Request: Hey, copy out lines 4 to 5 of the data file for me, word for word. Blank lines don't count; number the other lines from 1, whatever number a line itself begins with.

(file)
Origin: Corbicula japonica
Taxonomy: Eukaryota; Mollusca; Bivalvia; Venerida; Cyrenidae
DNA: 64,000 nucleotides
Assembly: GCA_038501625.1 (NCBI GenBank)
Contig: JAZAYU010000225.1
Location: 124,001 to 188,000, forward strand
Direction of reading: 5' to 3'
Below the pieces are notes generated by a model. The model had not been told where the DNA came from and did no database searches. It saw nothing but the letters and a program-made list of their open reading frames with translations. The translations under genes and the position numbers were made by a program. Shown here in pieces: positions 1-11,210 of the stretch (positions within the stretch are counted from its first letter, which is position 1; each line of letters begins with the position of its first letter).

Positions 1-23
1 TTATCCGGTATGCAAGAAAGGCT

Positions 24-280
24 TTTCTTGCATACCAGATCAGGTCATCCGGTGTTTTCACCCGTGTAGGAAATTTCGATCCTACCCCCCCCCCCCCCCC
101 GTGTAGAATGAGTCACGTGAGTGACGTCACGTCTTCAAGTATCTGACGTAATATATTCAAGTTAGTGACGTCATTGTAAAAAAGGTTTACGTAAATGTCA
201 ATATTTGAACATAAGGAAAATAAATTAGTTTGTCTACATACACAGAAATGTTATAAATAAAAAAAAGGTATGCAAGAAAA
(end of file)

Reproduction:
Assembly: GCA_038501625.1 (NCBI GenBank)
Contig: JAZAYU010000225.1